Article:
He is handsome and a “head taller” than the average man. The first lesson here is in contrast to the first time David is described to the audience, informing us that the aesthetic of a man does not make a king; but it is the content of his heart (1 Samuel 16:7).Upon seeing Saul, Samuel is informed by God that Saul will be Israel’s first King, and Samuel anoints him, to which he protests, “Am I not a Benjamite of the smallest of tribes of Israel?” (1 Samuel 9:21). Samuel still continues the proceedings telling all the tribes to gather, but when they do Saul is not found as he is hiding amongst the baggage (1 Samuel 10:21-22). This could be taken as a sign of modesty, humility, and a good content of heart; however, I am reminded of a relevant quote by Publius Syrus that reads, “If the spirit is weak, it will not be able to tolerate good fortune.” Perhaps the content of Saul’s heart is exemplified by his modesty but a true king needs strength and confidence of character and to fulfill his duty to the nation with or in spite of its people.
The lesson here is that Saul was not yet equipped with this intrinsic virtue, and his character would collapse under the fortunes of his kingship. Where David defeated Goliath and David’s name was celebrated in the cities, Saul hid.In chapter 11 we get the next big lesson. Israel is again being threatened with battle; however, it is now under a new ruler. Saul cuts an oxen into pieces and sends them off to the tribes, telling them that if they do not rally to his military call, they shall end up like the oxen (1 Samuel 11:7).
He begins forming his military with threats, as opposed to appealing to their morality and sense of patriotism. This is in contrast with a story from Judges where The Levite was seeking retribution for the public murder of his concubine. “Such a thing has never happened nor been seen from the day that the children of Israel came up out of the land of Egypt unto this day; consider it, take counsel and speak” (Judges 19:30). This is an appeal to a higher moral standing, and reveals a flaw in Saul’s leadership abilities; since this is an event that already happened, it highlights as well as foreshadows Saul’s comprehension of the sacred text, which he should have been instructed to have a copy of so that he may know the awe of God’s laws (Deuteronomy 17:14-20). This is not the last time this is exhibited.Saul’s son Jonathan murders an officer and sparks a new battle with the Philistines, a sign that his descendants may be falling the way of Samuel’s.
We can begin to deduce the “what if” situation had either God or Samuel appointed himself as the First King. To begin battle, Saul needs Samuel to perform a sacrifice to God in order to gain favor in the battle. Samuel is late, and Saul’s people begin to scatter in fear as the Philistines begin to amass. Samuel makes his next fatal mistake, and performs the sacred rituals himself (1 Samuel 10:8). Samuel returns and is furious as Saul tries to excuse his actions as basically “it wasn’t my fault”.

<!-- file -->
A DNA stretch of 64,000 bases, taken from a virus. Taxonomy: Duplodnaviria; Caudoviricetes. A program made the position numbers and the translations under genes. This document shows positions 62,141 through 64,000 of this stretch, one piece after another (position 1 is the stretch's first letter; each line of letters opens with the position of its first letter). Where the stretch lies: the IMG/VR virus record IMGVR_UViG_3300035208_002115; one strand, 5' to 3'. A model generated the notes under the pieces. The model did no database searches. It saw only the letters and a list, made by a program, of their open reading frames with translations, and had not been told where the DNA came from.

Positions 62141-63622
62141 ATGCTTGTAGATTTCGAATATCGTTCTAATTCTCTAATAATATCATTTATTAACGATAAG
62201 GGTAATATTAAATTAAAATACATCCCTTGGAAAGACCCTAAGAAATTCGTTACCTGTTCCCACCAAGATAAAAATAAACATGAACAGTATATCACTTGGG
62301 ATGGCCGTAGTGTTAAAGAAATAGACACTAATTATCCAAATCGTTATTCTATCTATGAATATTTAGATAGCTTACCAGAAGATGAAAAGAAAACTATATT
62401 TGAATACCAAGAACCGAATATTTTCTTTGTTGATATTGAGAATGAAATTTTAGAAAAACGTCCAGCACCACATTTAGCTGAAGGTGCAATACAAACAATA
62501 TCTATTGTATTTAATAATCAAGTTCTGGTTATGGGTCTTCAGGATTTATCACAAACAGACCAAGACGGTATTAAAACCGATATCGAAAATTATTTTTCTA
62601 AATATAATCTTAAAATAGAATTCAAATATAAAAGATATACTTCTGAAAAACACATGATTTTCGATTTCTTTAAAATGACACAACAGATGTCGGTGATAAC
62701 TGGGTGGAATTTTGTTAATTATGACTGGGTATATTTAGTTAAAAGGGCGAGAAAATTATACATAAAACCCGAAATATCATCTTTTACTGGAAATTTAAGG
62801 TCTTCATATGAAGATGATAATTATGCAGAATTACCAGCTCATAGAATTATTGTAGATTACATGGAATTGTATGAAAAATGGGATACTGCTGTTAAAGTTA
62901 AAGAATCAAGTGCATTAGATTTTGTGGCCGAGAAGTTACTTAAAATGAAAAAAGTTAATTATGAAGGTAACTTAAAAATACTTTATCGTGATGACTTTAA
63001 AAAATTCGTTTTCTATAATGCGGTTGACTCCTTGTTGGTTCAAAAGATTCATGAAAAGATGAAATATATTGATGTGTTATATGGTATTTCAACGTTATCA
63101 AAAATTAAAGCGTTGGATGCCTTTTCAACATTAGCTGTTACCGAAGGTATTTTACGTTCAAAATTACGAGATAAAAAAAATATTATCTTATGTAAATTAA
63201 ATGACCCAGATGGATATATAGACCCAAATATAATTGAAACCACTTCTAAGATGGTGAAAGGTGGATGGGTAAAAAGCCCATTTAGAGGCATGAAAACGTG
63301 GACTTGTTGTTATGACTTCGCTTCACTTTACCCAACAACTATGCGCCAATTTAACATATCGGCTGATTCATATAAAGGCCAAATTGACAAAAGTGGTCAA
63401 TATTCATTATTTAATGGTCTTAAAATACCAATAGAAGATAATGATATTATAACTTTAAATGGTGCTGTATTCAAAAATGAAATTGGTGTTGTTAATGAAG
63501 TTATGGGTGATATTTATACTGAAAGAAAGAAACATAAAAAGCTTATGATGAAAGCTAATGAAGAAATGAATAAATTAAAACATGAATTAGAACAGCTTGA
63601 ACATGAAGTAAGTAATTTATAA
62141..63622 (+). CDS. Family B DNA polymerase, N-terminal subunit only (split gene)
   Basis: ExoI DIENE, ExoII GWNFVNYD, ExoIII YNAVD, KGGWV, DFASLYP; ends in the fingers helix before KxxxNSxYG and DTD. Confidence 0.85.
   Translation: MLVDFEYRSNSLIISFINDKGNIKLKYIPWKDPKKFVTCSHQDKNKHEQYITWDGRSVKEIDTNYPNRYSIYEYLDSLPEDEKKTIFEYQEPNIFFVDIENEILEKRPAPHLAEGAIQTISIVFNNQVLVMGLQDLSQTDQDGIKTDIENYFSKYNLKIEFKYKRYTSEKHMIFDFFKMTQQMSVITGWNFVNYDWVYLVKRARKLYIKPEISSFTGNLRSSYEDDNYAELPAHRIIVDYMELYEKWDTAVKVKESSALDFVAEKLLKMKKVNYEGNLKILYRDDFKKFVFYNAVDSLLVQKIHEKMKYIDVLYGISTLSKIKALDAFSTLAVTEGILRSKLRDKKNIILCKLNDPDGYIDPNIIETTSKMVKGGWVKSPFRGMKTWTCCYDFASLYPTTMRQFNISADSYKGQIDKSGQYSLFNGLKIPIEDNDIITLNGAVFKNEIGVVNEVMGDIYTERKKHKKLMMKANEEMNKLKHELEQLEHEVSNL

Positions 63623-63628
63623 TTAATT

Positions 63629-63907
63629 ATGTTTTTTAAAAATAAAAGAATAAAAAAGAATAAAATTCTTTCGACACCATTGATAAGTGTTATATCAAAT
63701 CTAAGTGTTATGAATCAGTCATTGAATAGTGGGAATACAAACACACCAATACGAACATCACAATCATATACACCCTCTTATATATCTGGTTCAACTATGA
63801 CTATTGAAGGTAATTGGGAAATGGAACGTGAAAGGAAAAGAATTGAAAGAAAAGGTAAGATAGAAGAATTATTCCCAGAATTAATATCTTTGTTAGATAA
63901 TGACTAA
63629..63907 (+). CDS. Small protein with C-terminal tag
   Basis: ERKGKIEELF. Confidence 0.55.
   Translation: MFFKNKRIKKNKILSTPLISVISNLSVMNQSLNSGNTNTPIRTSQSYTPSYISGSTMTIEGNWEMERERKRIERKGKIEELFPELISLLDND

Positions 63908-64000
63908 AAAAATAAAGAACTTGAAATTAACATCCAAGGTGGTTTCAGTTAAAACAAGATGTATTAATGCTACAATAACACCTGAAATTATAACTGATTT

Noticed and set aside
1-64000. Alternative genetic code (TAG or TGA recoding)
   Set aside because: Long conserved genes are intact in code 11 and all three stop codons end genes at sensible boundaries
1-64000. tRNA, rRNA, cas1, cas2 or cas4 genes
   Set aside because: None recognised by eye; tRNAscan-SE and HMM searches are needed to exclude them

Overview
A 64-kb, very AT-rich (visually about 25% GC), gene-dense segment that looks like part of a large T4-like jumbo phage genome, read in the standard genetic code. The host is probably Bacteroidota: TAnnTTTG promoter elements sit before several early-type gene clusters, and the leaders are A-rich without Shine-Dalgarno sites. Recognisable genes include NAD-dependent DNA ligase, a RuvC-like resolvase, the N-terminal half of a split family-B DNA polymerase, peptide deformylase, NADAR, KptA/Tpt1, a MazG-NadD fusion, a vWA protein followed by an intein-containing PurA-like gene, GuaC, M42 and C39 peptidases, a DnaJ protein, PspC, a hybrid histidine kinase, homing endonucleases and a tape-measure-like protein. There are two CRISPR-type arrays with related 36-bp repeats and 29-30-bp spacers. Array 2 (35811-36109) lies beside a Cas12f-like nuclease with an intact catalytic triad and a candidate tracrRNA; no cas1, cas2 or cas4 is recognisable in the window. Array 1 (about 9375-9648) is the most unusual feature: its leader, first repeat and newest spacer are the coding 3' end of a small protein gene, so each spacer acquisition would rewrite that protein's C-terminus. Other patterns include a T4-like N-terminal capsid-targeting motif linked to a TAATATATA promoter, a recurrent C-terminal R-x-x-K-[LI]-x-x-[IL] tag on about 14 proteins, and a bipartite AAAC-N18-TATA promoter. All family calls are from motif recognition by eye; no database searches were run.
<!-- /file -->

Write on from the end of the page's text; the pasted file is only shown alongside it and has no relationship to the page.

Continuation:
Now, there are two lessons here that are in contrast to David. First, Saul’s behavior is encumbered by his fear of what his people are thinking and doing. David faces Goliath armed with a slingshot and a prayer, standing alone against the human titan. A leader must perform his duty to his nation, with or in spite of it, something Saul does not do. Secondly, when David sleeps with Bathsheba and sends her husband to be killed (two sins that seem to tower above Saul impatience), he is approached by Nathan (his prophet) and he confesses that indeed, “I have sinned”.
He confesses his sins and doesn’t try to dilute the responsibility, a necessary mark of a leader, one that is rare in modern politics. Because of this, Saul’s descendants are stripped of their right to the throne.Now here is the critical lesson learned from Saul that leads the narrative into David, the successful King. Saul is instructed to go to battle with the Amalekites and destroy everything. He brings back their leader, Agag, alive and the best of their flocks. Saul is again approached by Samuel.
Saul is reluctant to admit or take responsibility for the outcome, again trying to excuse himself, blaming the soldiers. He did not understand the gravity of his failures and lost the kingdom altogether with Samuel leaving to anoint a new King (David). Where David accepts his punishment and repents, Saul seems to try and argue his way out of responsibility, suggesting to Samuel in the process that he [Samuel], and in turn God, does not know what sin is. From here on out Saul becomes more isolated and more dangerous, ruthlessly pursuing David in order to murder him, which eventually becomes his demise.Saul then becomes a character narrative device. It is important to see Saul as a failed character who might have succeeded, if it weren’t for these crucial mistakes that at first glance seem trivial.
The character then becomes a cautionary tale, and a bar to which other Kings, including David, are held. Both Samuel and Saul were not fit to be Kings, as is exemplified by their character or circumstances. Thus the narrative device was necessary for the audience to understand David’s success, and how easy it was to be a failure. Though the narrator could have simply made David’s virtues apparent, through this very human character we can make a connection and better comprehend that not all men can be kings; after all, it is not the virtues of kingship that we can identify with, but rather the flaws of human nature.